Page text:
Add Hall of Famer Charles “Kid” Nichols to the list of those who were convinced that players from an earlier era were of better quality than those “of today,” even if the earlier era was less than a decade before.
While pitching for the Kansas City Blue Stockings in the Western League in 1903, the 33-year-old pitcher told a group which included a reporter for The Associated Press:
“I am not so sure that the ball players of today are much superior to those of ten years ago in general utility. It seems to me there was more life and spirit in the games of a decade ago than in those of the present regime. They weren’t so mercenary in those days and there was much more sportsmanlike spirit. Nowadays the paramount question with the average player is salary. He doesn’t care so much about the record of the team he plays with makes as opportunities offered him to make himself individually famous and thus increase the value of his services. In many clubs teamwork is lacking on account of the intense desire of some of the men to make an impressive showing by individual work. In the old days one didn’t hear so much of the individual as the playing of the team as a whole an in my opinion baseball would stand on much firmer foundation if the same spirit prevailed nowadays.”
Among the best:
“Take old (Tommy) McCarthy for instance. As an outfielder none of them had him beaten, and in my opinion there is not an outfielder his equal now. It was McCarthy who originated the trap ball which he worked so effectively.
“He was absolutely the headiest man in the outfield I ever saw. You have seen outfielders throw men out at first on line drives, but you haven’t seen it done often. I’ve seen McCarthy spoil many a legitimate one-base hit by that same play. Another favorite play of his was this: A man would be on first and second. The man at bat would drive to left. McCarthy would snap it up on a short bound and flip it to second as quick as a flash in time to catch the man who had run off first. In turn the second baseman would throw the ball to third in time to head off the man who had started from second. Thus a really legitimate one-base hit was turned into a double play.
“But, speaking of outfielders, Willie Keeler was about as good as any of them for all around ability. He was like lightning on his feet and was no slouch at hitting. He certainly did things to me one day in Baltimore. He faced me four times and this is what he did: Made four hits to four different parts of the field off of four different kinds of curves. Keeler was the hardest man to fool I ever pitched to.”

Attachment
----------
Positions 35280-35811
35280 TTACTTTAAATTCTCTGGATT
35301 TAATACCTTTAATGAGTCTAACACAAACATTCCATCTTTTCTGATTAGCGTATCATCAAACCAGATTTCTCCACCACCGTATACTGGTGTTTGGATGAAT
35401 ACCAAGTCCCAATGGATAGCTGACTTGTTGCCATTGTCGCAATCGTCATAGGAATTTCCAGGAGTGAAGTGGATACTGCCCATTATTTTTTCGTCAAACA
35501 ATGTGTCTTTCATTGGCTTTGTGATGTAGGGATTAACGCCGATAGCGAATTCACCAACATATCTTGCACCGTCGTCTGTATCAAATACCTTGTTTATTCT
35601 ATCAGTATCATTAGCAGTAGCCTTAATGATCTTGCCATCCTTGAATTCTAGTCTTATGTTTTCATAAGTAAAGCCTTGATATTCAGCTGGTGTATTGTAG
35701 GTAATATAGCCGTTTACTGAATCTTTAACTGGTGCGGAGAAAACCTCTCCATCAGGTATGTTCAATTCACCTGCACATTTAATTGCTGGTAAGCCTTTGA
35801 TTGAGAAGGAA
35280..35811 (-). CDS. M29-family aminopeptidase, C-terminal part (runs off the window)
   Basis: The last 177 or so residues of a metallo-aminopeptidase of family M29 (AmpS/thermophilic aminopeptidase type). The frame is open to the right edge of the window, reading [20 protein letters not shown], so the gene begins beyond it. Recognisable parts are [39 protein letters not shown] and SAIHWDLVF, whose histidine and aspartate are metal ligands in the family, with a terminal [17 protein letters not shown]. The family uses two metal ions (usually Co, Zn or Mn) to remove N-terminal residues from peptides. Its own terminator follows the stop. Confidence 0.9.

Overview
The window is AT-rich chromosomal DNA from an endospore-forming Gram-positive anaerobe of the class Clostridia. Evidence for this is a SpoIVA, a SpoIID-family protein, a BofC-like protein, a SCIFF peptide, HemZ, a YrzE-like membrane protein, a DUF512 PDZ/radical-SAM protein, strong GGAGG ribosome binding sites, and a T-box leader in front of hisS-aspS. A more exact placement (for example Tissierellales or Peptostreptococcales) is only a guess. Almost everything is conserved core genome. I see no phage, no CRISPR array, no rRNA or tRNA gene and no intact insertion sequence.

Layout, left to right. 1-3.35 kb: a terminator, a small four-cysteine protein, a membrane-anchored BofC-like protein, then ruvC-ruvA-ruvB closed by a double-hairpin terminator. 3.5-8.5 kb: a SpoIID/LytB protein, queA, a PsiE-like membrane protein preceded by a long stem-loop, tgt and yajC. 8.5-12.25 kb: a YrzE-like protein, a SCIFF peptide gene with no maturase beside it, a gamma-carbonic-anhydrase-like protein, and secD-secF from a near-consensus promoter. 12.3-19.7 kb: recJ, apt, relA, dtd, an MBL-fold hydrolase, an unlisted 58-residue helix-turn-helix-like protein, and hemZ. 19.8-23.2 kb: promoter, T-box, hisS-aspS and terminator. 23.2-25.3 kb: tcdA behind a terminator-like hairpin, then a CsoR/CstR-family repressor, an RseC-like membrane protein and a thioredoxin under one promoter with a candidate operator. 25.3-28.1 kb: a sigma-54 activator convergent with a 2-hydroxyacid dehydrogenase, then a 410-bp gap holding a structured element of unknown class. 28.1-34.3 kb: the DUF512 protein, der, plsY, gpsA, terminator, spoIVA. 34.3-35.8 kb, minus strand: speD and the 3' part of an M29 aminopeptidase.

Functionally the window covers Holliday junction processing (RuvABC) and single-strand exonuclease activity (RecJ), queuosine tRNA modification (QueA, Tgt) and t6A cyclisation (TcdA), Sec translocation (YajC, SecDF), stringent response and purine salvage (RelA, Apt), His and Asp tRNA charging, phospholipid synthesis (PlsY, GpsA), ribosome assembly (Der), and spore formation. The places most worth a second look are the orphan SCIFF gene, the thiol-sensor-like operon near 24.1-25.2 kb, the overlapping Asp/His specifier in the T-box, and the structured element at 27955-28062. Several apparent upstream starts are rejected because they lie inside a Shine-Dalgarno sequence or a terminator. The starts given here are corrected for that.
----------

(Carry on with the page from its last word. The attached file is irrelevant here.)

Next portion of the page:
Nichols said Herman “Germany” Long, his teammate for 12 years was:
“(O)ne of the greatest shortstops in the business. He played with Boston while I was a Beaneater, and of course I had good opportunities to watch him work. He could cover a world of territory and was a sure and accurate fielder. You hear many people say that Hughie Jennings in his palmy days was the best infielder ever developed. In my opinion Long could cover a foot more territory than Jennings.
“When it comes to catchers my preference is, and always has been, Charlie Bennett, whose legs were cut off in a railroad accident at Wellsville, Kansas. Charlie was always consistent and knew what his brain was given to him for. He was also an accurate, quick thrower…Martin Bergen was another good catcher. He was the one who went crazy, you know, and murdered his wife and children. Bergen always was ‘a little bit off of the top,’ but when he took a notion to do his best, his playing was beyond criticism. Ed McFarland and (Billy) Sullivan are two right good men, and then there was reliable old Jim McGuire and Charles Zimmer, both of whom were cracker jack.”
Nichols said as a pitcher “I can hardly be considered a competent judge” of fellow “slabsters,” but continued:
“Personally, I admire the old war-horse, Cy Young, more than any of the others. He is certainly a remarkable man. Of the left-handers there a few better than (Frank “Noodles”) Hahn, of Cincinnati; (Christy) Mathewson and (Joe) McGinnity are undoubtedly valuable men. Clark Griffith is, I think, the headiest pitcher that ever stepped on a rubber. Among the other great ones are Jack Taylor, Joe Corbett, (Bill) Bernhard, of Cleveland and our own Jake Weimer.
Nichols was largely forgotten as one of baseball’s great pitchers by the time the Baseball Hall of Fame’s inaugural class was selected in 1936. In the late 1940s, a push for his inclusion was led by sportswriter Grantland Rice. Rice frequently mentioned the pitcher in his columns and in the summer of 1948 quoted two Hall of Famers regarding Nichols’ prowess:
“A few decades ago I asked Christy Mathewson to name the best pitcher he ever faced. ‘That’s easy,’ Matty answered. ‘His name is Charles Kid Nichols of Boston. Nichols isn’t a good pitcher. He is a great one.’
“I recalled this talk when the mail brought a letter from Ty Cobb at Menlo Park, California.
“‘I think everyone has overlooked one of the greatest pitchers of all time,’ Cobb Writes. ‘His name is Kid Nichols. Here are just a few of his records from 1890 to 1906:
“1. Won three consecutive games on three consecutive days, all pitched in different cities.
“2. Won 20 or more games for 10 consecutive years. He won 360 and lost 202. (Nichols’ record was 361-208)
“3. Won 28 or more games for eight consecutive seasons. (Nichols won more than 28 games seven times, and not consecutively).”
Despite the inaccuracies in the letter, Cobb and Rice continued to campaign for Nichols and the push to honor him worked. He was elected to the Hall of Fame in 1949.